Denver Direct: Congressional oversight of foreign trade is essential

Saturday, November 9, 2013

Congressional oversight of foreign trade is essential

By Dave Felice

These days, bipartisan agreement on anything in Congress is big news.  So, it is worth noting that many members of the House of Representatives from both parties are trying to preserve Congressional authority over trade agreements.
One reason is that today’s “trade” agreements include provisions allowing foreign corporations to skirt U.S. laws and courts and drag the U.S. government before foreign tribunals to demand compensation for environmental and health laws the corporations think undermine their expected profits.
Under past deals like the North American Free Trade Agreement (NAFTA), more than $400 million has been paid out to corporations for toxics bans, land-use rules, regulatory permits, water and timber policies and more.  Just under U.S. pacts, more than $14 billion remains pending in corporate claims against medicine patent policies, pollution clean ups, climate and energy laws, and other public interest polices.
So, maybe it’s not surprising that NAFTA-style trade deals have grown increasingly unpopular across the political spectrum.  From a conservative perspective, the problem is trade-pact-enabled raids on the U.S. Treasury via unaccountable foreign tribunals.  These are new attacks on the policies needed to keep our families and the planet safe.
What is surprising is that Representatives Ed Perlmutter and Jared Polis have not joined the growing block of Democratic and Republican representatives insisting that Congress maintain its power to make sure the U.S. is not hit with another damaging trade deal.
Large corporations are pressuring Congress to give away its constitutional authority over trade.  They want Congress to agree to “Fast Track” authority.  Fast Track would allow a massive trade agreement with 11 Asian and Latin American countries to be signed before Congress gets to vote on it.  Under Fast Track, this “Trans-Pacific Partnership” (TPP) trade agreement could then be railroaded through Congress quickly with no amendments allowed and limited debate.
Representative Diana DeGette has expressed opposition to Fast Track, but appears reluctant to make a firm public statement.
Fast Track is an extraordinary procedure that has only been used 16 times, including NAFTA, since Richard Nixon cooked it up in the early 1970s.  Since NAFTA, nearly 26,000 Colorado workers certifiably endured trade-inflicted job-losses under a narrow provision called Trade Adjustment Assistance program This program is difficult to qualify for, and figures only include those workers who were certified.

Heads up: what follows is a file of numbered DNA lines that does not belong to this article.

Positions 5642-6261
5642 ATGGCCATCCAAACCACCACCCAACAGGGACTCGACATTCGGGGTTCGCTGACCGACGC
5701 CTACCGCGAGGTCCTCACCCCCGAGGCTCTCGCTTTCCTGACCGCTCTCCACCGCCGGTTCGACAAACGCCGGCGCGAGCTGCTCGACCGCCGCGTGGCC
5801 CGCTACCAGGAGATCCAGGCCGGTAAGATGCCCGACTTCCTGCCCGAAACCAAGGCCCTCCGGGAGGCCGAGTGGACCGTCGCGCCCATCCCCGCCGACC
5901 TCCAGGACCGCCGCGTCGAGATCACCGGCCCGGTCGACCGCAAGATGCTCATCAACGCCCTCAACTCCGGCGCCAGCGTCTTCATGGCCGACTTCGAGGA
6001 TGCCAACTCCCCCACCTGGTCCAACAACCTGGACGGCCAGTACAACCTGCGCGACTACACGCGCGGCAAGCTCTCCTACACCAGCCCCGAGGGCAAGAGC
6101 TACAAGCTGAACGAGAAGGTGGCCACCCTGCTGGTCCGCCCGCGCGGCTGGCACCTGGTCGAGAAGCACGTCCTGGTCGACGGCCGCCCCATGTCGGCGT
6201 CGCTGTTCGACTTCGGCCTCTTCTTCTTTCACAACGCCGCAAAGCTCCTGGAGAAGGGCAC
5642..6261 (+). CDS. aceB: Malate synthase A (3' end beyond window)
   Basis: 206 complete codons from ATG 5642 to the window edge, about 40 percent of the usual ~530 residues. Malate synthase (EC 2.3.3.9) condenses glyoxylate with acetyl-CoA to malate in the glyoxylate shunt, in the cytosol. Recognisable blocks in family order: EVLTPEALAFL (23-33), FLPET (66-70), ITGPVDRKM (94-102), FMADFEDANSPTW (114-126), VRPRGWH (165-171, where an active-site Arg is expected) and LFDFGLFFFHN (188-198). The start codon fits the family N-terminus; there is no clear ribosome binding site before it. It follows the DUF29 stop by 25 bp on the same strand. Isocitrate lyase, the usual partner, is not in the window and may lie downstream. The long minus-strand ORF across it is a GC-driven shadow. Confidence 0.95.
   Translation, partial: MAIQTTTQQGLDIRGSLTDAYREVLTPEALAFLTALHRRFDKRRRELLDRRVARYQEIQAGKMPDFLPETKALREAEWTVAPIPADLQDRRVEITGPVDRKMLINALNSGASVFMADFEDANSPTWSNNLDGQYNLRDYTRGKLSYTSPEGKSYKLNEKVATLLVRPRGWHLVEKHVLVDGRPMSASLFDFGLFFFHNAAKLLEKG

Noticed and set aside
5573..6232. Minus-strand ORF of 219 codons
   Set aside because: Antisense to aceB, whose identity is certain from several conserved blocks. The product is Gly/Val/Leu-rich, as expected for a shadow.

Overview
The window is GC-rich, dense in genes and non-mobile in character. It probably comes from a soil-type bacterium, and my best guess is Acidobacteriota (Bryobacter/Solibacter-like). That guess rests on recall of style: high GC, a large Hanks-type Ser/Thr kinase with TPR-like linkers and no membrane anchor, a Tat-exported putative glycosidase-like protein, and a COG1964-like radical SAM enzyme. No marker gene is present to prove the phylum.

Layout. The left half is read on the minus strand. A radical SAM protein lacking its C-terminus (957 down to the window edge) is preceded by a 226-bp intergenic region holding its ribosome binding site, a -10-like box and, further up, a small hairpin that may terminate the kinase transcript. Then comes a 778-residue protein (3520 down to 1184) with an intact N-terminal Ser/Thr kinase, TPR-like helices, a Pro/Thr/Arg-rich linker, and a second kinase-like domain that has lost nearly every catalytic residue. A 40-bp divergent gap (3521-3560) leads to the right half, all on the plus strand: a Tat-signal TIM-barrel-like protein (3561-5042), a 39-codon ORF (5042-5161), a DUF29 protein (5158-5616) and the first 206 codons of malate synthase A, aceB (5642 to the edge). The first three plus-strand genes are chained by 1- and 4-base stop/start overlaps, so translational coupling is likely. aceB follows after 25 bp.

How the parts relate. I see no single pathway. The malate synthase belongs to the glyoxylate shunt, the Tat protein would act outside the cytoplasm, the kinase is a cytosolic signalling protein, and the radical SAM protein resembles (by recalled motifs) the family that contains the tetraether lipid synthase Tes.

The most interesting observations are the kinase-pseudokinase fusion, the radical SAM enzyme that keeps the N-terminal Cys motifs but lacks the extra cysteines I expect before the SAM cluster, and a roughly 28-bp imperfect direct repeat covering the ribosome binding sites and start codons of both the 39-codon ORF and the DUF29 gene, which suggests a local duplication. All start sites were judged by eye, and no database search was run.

Leaks from the extremely secretive TPP negotiation reveal the proposed deal would expand NAFTA’s terms that empower foreign corporations to attack U.S. environmental, health and safety laws.  And the TPP includes special privileges to help firms send jobs offshore, eliminating many risks that make corporations think twice about relocating American manufacturing and service-sector jobs to low-wage countries.  
The TPP includes Vietnam, a totalitarian nation which bans independent unions and was recently red-listed by the Department of Labor as one of just four countries that use both child labor and forced labor in apparel production.
Colorado’s number one export – beef – is significantly threatened by the TPP.  The pact includes four of the world’s top ten beef exporters – Australia, New Zealand, Canada and Mexico – which export more than twice as much beef combined as the United States.
Members of both parties in Congress oppose Fast Track because of the damaging result of the Fair Trade Agreement with Korea in 2011.  The overall U.S. trade deficit with Korea grew 37 percent during the first year of the pact, resulting in the net loss of 40,000 American jobs according to a recent study.  This is the opposite of what many agribusiness interests and the Chamber of Commerce promised when urging members of Congress to vote for the deal, which Rep. Perlmutter wisely opposed.  
U.S. agriculture has been hit hard.  In the first year of the agreement, beef exports from the U.S to Korea declined eight percent, U.S. pork exports dropped 24 percent, and U.S. poultry exports fell 41 percent in FTA’s first year.
Fast Track removes Congressional authority to make sure deals such as the TPP do not cause more harm.  Previously, Congress has rejected this power grab, but the TPP has so many outrageous provisions, including a ban on Buy American policies, that TPP’s boosters need this constitution-busting to slip the TPP past Congress.
The last thing that any member of Colorado’s House delegation should do is support Fast Track.  Nobody should give up constitutional authority to protect us from another damaging trade deal.
Reps. Perlmutter and Polis in particular should join GOP and Democratic colleagues in publicly opposing Fast Track and demand scrutiny of the Trans-Pacific Partnership.